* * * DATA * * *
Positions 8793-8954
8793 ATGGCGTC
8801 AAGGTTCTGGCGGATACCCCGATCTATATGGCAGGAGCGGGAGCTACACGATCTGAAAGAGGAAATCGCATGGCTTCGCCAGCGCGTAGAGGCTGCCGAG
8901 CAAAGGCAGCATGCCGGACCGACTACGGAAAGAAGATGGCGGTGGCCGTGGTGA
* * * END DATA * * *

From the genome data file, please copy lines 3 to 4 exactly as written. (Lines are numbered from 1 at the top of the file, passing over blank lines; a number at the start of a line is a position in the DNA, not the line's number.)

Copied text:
8801 AAGGTTCTGGCGGATACCCCGATCTATATGGCAGGAGCGGGAGCTACACGATCTGAAAGAGGAAATCGCATGGCTTCGCCAGCGCGTAGAGGCTGCCGAG
8901 CAAAGGCAGCATGCCGGACCGACTACGGAAAGAAGATGGCGGTGGCCGTGGTGA